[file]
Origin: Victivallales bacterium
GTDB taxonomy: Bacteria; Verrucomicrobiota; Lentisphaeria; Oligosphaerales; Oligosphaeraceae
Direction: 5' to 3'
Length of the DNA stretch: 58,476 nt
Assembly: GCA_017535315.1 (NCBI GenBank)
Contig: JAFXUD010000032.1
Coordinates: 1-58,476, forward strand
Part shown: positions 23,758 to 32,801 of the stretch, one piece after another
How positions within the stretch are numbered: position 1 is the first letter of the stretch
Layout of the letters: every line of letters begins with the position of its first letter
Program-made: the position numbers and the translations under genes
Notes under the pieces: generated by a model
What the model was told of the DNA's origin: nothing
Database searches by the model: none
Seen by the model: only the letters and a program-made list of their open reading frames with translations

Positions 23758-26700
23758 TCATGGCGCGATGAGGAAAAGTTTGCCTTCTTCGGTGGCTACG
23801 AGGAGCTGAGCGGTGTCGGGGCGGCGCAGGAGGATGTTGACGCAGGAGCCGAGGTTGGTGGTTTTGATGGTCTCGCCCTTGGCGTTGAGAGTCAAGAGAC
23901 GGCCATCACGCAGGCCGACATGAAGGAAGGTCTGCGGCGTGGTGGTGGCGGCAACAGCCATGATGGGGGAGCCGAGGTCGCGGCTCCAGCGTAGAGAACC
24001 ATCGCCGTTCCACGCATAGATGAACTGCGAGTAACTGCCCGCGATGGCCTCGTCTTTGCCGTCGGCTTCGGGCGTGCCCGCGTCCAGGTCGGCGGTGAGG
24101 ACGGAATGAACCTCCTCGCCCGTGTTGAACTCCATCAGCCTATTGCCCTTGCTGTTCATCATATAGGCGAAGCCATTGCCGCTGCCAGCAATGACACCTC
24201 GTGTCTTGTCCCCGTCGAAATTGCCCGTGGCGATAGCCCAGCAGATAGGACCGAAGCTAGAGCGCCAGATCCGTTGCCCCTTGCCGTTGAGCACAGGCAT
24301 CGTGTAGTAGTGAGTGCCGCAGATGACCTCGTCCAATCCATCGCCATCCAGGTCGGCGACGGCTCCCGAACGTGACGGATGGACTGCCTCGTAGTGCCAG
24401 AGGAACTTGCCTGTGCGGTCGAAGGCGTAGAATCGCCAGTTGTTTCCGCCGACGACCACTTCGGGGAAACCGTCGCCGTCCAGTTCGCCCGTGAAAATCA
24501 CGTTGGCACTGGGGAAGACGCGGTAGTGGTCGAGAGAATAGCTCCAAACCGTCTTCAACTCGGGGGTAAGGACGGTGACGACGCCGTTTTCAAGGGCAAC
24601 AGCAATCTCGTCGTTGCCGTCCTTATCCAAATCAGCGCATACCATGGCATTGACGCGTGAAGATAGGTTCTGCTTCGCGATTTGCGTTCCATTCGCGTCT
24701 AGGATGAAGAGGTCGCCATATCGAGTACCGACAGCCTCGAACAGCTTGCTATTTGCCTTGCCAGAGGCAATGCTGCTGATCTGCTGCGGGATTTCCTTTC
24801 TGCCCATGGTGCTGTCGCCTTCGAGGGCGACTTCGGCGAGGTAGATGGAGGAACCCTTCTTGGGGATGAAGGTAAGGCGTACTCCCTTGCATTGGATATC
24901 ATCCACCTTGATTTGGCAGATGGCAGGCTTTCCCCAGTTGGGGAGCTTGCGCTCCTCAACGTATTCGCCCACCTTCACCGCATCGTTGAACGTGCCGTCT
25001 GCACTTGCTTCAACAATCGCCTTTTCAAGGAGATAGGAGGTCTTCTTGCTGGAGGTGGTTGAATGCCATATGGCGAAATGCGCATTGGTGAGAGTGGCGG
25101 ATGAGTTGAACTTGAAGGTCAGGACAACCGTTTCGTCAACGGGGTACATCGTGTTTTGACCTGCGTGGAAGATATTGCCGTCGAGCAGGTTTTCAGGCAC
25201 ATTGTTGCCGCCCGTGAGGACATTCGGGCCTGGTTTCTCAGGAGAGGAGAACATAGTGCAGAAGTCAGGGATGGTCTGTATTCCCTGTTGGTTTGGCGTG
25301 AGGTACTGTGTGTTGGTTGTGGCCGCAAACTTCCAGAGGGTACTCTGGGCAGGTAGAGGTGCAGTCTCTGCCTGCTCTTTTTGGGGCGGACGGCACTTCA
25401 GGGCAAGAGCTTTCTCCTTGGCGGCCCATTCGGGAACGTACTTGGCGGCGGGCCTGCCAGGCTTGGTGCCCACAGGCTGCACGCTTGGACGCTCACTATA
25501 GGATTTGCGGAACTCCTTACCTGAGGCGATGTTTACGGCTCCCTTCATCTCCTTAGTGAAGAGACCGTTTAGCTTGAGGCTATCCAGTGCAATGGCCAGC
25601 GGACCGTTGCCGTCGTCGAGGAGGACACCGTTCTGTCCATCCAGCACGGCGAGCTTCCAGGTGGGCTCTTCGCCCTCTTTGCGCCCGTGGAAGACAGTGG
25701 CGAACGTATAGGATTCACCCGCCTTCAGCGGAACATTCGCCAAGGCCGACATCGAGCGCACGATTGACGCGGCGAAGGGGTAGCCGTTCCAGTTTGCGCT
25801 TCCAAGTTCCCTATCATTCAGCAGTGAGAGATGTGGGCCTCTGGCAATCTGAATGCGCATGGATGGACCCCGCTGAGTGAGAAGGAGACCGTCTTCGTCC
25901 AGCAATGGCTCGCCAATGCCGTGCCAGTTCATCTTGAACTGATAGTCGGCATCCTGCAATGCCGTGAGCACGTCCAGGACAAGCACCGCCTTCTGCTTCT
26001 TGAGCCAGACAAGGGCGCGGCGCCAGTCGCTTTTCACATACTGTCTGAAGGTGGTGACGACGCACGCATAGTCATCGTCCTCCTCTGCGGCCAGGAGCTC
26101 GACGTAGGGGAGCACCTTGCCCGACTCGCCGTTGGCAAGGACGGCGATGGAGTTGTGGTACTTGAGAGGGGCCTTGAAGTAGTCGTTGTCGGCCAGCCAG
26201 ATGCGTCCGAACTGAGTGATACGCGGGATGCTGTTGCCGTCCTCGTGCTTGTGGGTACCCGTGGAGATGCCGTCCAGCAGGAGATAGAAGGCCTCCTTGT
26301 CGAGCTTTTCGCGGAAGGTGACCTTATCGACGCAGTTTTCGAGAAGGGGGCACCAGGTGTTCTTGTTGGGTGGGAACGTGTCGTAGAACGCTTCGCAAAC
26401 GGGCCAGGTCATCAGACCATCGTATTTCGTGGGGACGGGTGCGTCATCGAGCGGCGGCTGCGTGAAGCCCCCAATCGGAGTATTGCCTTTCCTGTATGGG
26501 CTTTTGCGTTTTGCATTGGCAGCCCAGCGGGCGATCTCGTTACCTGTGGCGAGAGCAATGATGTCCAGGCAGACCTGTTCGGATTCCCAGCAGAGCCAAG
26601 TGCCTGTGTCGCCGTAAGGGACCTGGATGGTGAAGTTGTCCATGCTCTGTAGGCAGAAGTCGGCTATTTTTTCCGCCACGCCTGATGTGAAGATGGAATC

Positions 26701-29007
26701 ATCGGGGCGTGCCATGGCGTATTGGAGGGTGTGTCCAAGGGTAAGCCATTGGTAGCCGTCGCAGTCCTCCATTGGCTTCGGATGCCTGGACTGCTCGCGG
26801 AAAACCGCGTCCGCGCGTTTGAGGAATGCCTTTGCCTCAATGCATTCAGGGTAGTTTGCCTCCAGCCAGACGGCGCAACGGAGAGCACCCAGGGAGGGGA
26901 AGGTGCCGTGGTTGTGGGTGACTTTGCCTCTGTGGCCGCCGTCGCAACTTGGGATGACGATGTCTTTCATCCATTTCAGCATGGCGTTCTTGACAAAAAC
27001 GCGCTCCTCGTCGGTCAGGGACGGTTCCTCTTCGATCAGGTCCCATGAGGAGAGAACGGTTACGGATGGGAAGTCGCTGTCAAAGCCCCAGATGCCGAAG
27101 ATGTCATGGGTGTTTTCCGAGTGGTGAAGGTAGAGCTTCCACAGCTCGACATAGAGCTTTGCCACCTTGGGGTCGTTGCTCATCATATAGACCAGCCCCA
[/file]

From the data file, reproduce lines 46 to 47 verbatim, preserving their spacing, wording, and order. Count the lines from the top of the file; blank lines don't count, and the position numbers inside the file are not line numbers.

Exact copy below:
26601 TGCCTGTGTCGCCGTAAGGGACCTGGATGGTGAAGTTGTCCATGCTCTGTAGGCAGAAGTCGGCTATTTTTTCCGCCACGCCTGATGTGAAGATGGAATC

Positions 26701-29007